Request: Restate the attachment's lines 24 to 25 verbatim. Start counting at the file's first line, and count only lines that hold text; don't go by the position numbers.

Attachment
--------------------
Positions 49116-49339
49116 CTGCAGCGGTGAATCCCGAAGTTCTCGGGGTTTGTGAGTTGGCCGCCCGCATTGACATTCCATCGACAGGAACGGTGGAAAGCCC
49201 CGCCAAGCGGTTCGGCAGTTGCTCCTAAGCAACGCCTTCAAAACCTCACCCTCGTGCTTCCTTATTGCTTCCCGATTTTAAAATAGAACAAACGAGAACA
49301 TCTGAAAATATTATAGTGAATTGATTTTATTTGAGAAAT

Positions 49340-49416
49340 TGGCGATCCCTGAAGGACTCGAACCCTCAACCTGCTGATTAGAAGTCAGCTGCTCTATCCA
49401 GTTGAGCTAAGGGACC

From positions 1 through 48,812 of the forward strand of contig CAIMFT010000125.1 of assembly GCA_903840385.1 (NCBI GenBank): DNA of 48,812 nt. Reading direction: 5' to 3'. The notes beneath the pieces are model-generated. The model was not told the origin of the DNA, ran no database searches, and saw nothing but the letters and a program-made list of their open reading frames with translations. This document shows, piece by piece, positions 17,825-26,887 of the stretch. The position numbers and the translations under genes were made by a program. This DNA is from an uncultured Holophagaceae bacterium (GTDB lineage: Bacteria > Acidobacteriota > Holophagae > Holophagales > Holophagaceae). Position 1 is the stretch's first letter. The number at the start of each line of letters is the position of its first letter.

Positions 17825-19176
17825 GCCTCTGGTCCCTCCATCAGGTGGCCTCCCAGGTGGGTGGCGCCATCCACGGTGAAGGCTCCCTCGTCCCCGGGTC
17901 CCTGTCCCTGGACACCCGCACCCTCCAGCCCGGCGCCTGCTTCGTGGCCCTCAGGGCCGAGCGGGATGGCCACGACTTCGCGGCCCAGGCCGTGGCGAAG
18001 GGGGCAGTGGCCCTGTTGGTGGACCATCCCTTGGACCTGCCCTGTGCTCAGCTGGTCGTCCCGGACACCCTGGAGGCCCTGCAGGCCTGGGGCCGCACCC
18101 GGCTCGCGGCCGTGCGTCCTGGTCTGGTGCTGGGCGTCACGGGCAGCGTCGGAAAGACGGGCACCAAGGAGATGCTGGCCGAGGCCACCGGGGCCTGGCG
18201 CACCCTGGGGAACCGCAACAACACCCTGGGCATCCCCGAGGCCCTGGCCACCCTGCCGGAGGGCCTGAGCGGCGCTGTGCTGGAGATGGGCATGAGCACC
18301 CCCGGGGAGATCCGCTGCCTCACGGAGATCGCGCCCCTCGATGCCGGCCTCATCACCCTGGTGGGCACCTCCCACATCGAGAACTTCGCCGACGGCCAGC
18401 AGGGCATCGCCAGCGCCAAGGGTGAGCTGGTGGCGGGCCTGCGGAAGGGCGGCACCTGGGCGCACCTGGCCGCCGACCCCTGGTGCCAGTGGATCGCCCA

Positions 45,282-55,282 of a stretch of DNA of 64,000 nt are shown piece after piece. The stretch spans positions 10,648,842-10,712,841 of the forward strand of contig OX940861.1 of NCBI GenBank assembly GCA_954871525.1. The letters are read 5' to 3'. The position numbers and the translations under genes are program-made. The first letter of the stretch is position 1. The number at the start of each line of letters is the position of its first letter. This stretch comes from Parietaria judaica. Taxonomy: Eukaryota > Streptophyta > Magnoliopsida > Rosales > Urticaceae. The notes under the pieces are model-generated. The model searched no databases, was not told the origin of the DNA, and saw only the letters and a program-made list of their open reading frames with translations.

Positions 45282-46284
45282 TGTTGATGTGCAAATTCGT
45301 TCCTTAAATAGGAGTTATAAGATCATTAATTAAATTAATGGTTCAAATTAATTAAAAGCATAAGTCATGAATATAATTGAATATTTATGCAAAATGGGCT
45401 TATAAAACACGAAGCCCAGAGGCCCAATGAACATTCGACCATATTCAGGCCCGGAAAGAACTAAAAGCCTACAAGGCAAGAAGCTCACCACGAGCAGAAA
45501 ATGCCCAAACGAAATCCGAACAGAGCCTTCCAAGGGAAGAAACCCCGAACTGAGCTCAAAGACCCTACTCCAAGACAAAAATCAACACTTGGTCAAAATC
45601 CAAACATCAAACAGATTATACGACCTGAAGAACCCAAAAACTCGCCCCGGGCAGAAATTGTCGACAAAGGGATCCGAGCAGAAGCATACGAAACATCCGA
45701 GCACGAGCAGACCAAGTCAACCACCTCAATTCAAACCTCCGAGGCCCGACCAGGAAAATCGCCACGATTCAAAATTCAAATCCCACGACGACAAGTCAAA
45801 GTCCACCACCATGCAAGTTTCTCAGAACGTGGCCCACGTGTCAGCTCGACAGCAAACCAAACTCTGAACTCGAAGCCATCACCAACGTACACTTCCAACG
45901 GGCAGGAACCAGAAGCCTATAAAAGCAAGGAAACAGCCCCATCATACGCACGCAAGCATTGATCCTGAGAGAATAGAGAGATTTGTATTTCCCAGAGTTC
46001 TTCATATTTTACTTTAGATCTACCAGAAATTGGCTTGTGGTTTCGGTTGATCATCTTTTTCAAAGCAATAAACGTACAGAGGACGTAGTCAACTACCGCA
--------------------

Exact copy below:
45701 GCACGAGCAGACCAAGTCAACCACCTCAATTCAAACCTCCGAGGCCCGACCAGGAAAATCGCCACGATTCAAAATTCAAATCCCACGACGACAAGTCAAA
45801 GTCCACCACCATGCAAGTTTCTCAGAACGTGGCCCACGTGTCAGCTCGACAGCAAACCAAACTCTGAACTCGAAGCCATCACCAACGTACACTTCCAACG